I took a stab at this idea, and created a patch. The only thing i don't like of my solution is the name I came up with for the test ("content"), but I'm sure someone will come with a better name, and it's easy to change.

For the rendered content cache, I created the identifier by doing a hash of the serialized array. This should change when the array changes, even somewhere deep in it.

Please let me know what you think about this solution.

mariancalinro’s picture

I forgot to add an example of how this works (although it's visible in the patch).

    {% if page.sidebar_first is content %}
      
        {{ page.sidebar_first }}
      
    {% endif %}
mdrummond’s picture

I'm not sure if there's a feasible way to do this, but if there's a way to make this construction work, I think it's going to be a lot easier and more intuitive.

    {% if page.sidebar_first %}
      <aside class="l-sidebar-first" role="complementary">
        {{ page.sidebar_first }}
      </aside>
    {% endif %}

The is content construction feels awkward. This feels like a Drupalism that departs from standard Twig syntax.

Cottser’s picture

It may end up being a necessary Drupalism because render arrays are definitely a Drupalism. Unless we can do something similar to twig_render_var where we wrap all Twig tests with twig_check_var or something.

I just want to mention that we will also need the ability to check renderable arrays from preprocess so I don't think the implementation can be tied so closely to Twig. Thanks for working on this @mariancalinro!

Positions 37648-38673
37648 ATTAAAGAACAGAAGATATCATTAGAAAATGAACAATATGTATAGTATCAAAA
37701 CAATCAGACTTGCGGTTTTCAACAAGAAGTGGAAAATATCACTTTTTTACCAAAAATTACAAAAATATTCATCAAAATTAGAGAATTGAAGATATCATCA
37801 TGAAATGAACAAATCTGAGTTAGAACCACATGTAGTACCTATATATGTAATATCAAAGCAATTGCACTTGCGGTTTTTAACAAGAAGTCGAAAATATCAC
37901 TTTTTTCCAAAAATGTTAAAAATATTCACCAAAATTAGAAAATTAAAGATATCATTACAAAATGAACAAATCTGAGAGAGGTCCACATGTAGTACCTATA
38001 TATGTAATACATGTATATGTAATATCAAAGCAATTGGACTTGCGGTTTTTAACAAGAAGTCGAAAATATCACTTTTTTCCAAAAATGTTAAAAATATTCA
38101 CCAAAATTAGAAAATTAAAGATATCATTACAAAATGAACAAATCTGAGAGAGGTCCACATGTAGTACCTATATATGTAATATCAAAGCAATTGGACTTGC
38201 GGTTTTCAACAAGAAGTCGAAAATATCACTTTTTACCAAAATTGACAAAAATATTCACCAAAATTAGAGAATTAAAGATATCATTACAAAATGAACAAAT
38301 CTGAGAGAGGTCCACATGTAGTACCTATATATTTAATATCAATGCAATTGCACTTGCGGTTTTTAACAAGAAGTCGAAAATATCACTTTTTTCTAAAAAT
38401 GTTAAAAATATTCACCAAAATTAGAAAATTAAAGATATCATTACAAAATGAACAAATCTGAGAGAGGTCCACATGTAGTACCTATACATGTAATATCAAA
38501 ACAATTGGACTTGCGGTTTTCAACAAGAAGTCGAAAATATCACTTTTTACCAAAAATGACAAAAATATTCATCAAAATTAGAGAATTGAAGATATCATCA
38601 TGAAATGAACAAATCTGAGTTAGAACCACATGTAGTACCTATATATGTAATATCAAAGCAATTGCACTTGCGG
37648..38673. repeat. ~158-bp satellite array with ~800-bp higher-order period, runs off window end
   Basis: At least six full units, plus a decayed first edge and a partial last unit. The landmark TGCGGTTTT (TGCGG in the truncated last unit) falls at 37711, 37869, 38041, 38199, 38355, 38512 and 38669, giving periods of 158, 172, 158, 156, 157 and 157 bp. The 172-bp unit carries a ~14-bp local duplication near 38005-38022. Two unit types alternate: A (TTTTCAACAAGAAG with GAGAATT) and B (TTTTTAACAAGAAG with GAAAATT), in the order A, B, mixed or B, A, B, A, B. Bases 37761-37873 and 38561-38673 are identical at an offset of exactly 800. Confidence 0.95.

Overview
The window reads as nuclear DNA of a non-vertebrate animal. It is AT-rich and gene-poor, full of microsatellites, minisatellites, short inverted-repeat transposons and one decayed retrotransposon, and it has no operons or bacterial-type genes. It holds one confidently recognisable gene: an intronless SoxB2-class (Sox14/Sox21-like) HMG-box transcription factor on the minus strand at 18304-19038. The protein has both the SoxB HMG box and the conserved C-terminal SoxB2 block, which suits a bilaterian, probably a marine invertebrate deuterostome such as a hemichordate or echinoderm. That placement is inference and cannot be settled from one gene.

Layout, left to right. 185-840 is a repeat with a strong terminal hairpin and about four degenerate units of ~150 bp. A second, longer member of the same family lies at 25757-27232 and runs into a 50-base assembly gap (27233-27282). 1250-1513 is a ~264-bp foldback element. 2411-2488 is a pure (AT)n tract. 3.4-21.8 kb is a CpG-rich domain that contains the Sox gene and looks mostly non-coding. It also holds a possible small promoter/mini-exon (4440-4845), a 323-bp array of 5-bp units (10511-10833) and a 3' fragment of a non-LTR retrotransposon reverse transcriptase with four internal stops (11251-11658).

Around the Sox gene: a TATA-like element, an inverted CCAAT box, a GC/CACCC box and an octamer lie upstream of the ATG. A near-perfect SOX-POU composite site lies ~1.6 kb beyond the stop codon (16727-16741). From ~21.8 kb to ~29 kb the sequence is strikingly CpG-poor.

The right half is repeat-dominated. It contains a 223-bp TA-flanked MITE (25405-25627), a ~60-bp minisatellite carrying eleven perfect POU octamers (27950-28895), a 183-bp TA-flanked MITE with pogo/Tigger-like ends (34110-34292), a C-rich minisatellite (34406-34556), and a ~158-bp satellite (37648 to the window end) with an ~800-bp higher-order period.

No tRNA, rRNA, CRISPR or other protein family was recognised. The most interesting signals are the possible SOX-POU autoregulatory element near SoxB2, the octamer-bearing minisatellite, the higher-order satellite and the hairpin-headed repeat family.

Cottser’s picture

And I want to note that there is already a render cache that may be of use, see the drupal_render() docs.

Cottser’s picture

Finally adding a somewhat related issue if we're talking about doing something along the lines of render_var()/twig_render_var().

Status: Needs review » Needs work

The last submitted patch, 97: 953034-97.patch, failed testing.

mariancalinro’s picture

I will look at the caching of drupal_render, thanks.

I also think I found a better name for the test : "renderable". Example:

    {% if page.sidebar_first is renderable %}
      
        {{ page.sidebar_first }}
      
    {% endif %}
mariancalinro’s picture

FileSize
45.15 KB
FAILED: [[SimpleTest]]: [PHP 5.4 MySQL] Unable to apply patch 953034-105.patch. Unable to apply patch. See the log in the details link for more information. View